I have had a fondness for music rhythm games ever since getting my hands on PaRappa the Rapper all those years ago. Being a fan of both music and games, I guess it’s only natural, but when done well it’s a genre that can captivate you like no other.
Featuring 15 licensed electronica-based songs from artists such as Noisia and Neosignal, Mad Fellows’ Aaero is the latest entry into the music rhythm genre, one that also tries to incorporate some shooter elements into the mix. The result is something that feels like a combination of Thumper and REZ, and while it falls short of both of those titles’ greatness, it’s still a solid effort nonetheless.
The action that plays out throughout each and every song you work through consists of two gameplay loops: manoeuvring a flying craft in order to trace rails and avoid obstacles while travelling through cavernous tunnels, and manipulating a targeting reticule to lock onto enemies and their projectiles in more open environments before unleashing your own attacks. Sometimes enemies do show up during rail trace sections, but those moments aren’t that frequent, maintaining a clear distinction between the two gameplay styles. What you could consider as boss battles also occur in three of Aaero’s songs, though the gameplay pretty much remains the same regardless.
It’s just a shame that neither of Aaero’s gameplay loops feel flawless, though the rail tracing sections are undoubtedly the better of the two. Moving your ship around the screen feels twitchy, which makes following the rails as accurately as the game would like you to do a bit tricky. It’s something that gets a little easier to do over time however, and the solid implementation of your controller’s vibration function to provide feedback is a nice touch.
The shooting sections are what really diminish the fun you can have with Aaero, mainly because they are generic and don’t add anything notable to the gameplay other than frustration. Limited to a single weapon – a salvo of up to eight missiles released by pressing the trigger once you’ve locked on to some targets – moving the reticule feels fiddly, snapping back to centre of the screen when you release the right stick. And to make matters worse, there’s not a great deal of feedback to let you know you’ve locked on to an enemy – the red box indicating a locked target often being hard to see.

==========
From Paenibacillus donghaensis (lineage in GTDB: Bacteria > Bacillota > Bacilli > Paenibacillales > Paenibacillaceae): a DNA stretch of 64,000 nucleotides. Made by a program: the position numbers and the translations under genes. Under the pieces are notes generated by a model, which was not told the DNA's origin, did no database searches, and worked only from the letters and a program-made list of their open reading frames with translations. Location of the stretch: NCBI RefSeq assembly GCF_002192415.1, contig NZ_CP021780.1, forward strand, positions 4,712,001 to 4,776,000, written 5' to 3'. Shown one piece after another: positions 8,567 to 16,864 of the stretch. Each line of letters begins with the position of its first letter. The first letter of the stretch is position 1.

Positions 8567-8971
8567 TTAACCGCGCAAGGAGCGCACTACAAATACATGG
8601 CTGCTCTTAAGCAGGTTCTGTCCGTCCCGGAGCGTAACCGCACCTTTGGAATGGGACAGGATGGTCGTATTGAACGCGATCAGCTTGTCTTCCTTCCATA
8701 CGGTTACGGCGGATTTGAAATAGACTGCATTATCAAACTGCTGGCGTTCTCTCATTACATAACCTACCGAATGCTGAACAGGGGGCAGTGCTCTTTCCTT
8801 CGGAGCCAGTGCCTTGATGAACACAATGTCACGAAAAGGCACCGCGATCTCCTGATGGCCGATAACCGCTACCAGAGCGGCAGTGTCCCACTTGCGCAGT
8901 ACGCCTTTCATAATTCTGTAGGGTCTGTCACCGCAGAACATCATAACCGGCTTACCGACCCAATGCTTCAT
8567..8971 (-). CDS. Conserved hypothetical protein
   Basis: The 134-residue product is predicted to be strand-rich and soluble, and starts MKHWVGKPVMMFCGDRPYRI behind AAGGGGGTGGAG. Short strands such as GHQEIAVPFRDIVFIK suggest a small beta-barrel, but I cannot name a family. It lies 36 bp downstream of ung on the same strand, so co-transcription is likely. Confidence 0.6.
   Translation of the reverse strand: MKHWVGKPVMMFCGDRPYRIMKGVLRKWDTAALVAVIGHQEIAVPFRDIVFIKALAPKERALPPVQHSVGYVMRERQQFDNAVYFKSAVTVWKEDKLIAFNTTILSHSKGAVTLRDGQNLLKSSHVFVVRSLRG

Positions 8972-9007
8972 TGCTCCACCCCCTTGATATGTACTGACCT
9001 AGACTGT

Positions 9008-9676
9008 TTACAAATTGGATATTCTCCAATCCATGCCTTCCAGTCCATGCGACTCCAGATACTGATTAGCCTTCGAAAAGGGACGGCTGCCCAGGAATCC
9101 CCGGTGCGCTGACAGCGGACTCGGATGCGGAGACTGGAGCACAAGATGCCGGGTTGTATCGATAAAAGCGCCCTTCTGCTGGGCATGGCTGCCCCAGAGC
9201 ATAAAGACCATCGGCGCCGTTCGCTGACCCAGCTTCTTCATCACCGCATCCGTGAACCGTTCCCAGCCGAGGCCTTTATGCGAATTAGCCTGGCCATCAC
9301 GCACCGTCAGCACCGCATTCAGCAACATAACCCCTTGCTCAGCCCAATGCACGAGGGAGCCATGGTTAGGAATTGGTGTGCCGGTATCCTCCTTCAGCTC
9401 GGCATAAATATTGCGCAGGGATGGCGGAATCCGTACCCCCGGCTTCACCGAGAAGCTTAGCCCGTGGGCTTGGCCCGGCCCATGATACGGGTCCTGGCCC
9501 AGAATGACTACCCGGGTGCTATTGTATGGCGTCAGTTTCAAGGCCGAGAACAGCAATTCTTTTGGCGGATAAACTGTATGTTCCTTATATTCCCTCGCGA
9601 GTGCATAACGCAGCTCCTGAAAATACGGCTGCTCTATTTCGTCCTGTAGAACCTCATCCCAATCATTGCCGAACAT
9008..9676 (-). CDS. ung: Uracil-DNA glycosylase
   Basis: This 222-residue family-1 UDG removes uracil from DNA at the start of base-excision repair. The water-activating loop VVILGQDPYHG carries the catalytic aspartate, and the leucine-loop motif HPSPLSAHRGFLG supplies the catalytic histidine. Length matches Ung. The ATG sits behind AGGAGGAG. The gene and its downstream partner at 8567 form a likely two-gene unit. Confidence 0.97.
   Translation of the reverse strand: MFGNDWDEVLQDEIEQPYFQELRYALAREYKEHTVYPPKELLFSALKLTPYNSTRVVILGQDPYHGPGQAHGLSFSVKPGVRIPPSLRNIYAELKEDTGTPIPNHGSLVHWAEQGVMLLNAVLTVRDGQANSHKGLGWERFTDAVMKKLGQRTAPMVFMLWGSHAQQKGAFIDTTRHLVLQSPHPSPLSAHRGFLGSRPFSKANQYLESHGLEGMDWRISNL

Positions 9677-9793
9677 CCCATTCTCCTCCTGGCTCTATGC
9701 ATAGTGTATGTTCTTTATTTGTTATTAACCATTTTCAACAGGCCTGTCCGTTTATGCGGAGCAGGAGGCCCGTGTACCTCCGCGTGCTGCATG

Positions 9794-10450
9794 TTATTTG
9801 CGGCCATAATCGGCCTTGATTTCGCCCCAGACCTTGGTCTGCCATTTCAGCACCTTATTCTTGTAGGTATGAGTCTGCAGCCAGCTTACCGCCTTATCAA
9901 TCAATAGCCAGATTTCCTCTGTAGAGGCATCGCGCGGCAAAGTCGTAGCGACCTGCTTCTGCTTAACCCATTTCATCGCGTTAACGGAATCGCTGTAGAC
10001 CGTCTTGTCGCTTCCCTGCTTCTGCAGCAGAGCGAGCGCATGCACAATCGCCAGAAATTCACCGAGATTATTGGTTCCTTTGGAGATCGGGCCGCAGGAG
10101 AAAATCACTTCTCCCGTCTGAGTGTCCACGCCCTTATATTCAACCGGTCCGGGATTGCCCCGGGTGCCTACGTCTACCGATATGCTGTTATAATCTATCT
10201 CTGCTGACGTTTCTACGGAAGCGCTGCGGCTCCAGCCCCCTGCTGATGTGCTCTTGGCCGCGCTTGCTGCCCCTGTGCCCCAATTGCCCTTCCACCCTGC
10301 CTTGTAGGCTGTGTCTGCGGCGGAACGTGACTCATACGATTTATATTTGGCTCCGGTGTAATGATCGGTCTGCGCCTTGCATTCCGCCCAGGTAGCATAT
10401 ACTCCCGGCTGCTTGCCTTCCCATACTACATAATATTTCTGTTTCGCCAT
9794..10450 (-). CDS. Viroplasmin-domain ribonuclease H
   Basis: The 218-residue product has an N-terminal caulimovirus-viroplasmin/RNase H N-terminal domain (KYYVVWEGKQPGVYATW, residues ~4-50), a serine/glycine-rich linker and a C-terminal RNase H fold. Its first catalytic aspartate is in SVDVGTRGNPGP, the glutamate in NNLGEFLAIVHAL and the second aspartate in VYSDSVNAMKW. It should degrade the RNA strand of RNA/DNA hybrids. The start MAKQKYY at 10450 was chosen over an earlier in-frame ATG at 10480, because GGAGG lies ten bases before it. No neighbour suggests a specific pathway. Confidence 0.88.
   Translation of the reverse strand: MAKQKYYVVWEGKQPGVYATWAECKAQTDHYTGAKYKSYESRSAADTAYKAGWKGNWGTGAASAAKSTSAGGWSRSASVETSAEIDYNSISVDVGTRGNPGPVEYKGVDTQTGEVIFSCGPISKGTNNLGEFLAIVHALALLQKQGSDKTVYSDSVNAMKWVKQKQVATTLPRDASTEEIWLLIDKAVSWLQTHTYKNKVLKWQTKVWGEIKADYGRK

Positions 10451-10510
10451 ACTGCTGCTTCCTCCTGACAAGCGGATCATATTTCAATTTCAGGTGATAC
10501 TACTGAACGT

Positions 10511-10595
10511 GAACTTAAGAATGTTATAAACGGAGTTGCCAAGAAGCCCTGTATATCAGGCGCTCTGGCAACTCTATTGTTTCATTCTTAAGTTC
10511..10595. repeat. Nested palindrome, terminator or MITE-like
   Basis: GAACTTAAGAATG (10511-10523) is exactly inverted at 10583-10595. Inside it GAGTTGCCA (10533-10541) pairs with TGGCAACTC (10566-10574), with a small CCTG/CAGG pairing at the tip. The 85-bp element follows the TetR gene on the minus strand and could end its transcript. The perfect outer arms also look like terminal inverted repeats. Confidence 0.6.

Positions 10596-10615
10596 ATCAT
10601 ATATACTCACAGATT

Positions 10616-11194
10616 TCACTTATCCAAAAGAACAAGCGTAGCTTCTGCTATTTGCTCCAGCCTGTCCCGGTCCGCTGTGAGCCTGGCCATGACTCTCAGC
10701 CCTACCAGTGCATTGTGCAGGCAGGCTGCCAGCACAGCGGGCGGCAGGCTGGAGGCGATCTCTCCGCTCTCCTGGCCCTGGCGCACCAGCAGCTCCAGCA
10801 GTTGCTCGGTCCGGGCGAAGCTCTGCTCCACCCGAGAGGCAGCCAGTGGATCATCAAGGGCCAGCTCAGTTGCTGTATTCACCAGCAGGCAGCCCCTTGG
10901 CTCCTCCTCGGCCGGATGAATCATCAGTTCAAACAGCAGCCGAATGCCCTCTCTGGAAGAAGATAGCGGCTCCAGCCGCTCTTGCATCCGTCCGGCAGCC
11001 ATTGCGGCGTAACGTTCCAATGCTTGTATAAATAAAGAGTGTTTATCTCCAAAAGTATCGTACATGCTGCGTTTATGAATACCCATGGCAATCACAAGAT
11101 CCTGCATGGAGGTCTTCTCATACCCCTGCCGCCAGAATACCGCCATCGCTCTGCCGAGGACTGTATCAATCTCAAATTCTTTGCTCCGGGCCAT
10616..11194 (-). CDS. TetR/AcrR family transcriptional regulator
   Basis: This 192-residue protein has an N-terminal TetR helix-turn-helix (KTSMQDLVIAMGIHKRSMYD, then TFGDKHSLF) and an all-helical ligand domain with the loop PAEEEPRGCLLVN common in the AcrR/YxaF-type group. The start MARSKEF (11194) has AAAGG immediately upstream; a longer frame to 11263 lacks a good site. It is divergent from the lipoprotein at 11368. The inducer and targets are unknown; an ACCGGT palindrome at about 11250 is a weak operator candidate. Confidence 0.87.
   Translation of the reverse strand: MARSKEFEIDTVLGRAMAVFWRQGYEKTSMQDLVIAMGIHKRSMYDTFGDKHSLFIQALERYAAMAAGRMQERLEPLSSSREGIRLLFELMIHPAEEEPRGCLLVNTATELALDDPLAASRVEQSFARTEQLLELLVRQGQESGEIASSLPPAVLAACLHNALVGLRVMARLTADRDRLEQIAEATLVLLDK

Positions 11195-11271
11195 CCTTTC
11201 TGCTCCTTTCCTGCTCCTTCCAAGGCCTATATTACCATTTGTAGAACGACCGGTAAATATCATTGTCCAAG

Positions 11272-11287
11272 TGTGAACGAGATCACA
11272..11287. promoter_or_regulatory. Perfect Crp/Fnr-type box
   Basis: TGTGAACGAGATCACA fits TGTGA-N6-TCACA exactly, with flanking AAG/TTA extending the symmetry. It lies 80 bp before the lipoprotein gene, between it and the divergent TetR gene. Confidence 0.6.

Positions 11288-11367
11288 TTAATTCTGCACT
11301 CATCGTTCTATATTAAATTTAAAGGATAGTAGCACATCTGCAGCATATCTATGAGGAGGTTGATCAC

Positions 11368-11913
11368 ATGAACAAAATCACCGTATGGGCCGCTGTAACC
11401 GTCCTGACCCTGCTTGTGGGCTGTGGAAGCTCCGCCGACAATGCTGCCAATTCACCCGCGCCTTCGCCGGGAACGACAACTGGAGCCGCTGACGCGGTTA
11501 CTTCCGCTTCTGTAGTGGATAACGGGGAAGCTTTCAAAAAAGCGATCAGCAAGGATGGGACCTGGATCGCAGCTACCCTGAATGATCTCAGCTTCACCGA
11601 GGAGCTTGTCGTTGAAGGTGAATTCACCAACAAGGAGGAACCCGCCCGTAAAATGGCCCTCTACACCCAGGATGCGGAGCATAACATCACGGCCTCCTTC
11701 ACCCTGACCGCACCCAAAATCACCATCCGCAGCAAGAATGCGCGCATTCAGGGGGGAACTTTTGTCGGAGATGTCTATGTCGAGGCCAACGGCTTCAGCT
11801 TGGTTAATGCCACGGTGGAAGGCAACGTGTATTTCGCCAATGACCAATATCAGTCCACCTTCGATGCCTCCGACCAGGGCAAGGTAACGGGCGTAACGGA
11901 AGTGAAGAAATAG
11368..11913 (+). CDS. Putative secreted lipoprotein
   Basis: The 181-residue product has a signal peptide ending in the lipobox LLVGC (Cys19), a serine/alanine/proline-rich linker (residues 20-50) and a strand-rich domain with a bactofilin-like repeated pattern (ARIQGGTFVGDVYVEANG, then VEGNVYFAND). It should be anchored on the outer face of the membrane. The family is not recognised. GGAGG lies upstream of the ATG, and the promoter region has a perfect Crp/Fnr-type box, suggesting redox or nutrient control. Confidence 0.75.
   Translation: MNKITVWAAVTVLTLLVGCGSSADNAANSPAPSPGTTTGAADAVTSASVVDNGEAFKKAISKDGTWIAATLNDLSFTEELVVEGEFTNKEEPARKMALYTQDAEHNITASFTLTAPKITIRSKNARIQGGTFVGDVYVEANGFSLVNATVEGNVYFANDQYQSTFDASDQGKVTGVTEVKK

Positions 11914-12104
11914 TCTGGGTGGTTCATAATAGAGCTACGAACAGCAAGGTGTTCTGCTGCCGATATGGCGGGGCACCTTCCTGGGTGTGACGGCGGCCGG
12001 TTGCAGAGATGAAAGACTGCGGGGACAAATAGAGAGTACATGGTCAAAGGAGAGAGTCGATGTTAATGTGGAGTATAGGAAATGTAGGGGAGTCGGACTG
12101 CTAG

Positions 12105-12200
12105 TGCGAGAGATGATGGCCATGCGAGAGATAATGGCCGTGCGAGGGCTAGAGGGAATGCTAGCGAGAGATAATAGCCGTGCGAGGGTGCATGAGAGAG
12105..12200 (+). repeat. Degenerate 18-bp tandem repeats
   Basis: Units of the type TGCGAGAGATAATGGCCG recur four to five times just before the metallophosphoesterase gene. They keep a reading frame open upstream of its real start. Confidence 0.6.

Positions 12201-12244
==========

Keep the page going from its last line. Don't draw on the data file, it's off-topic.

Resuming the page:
With such a control system, the way that enemies often quickly appear, release a projectile or two and then flee means that you often feel like you’re fighting a losing battle. You might have just locked onto multiple enemies, ready to fire your eight missile salvo, only for one of them to release a projectile that you can’t really do much about as you simply don’t have the time to fire, re-target and fire again. The way your weapon automatically locks onto enemies as your reticule passes over them is a large part of the problem, preventing you from being selective about your targets to some extent. Aaero would have perhaps benefitted from a system that required you to hold down a button to target and then fire on release. Still, issues aside, the shooting sections are functional; just not exactly fun.
Though there are only 15 songs included, those who do get engrossed in Aaero‘s gameplay will find plenty to get their teeth stuck into. Three difficulties are provided for players to work through, with only normal available at the outset along with a chill out mode which is useful for practice. Even on normal difficulty Aaero is rather challenging though, and you’ll need to achieve a 90% completion rate to unlock Advanced mode. Unlocking Master mode is even more extreme, requiring both the normal and advanced modes to be completed at 100%. Trust me, unless you’re some kind of superhuman, you won’t be doing that in a few hours.
Complementing Aaero‘s pumping soundtrack is an abstract art style that is enjoyably striking. There’s a great use of flat, bold colours throughout, culminating in something that looks quite simple, yet undeniably eye catching. Particularly noteworthy are the enemies and bosses that are clearly inspired by creatures such as wasps and spiders. Most important of all is that it runs flawlessly, maintaining an all-important smooth framerate, free of slowdown and stuttering.
All things considered, Aaero is an enjoyable game, though not one you’re going to sing and shout about. It has control issues that perhaps make it more challenging than it should be, but if you put in some time and effort, acclimatising yourself to its twitchy nature and awkward shooting mechanics, you can eke considerable life out of it. Ultimately though, by trying to diversify the experience that Aaero delivers, Mad Fellows has created a game that’s certainly different, but often feels like a game of two parts, and unfortunately one of those isn’t that impressive at all.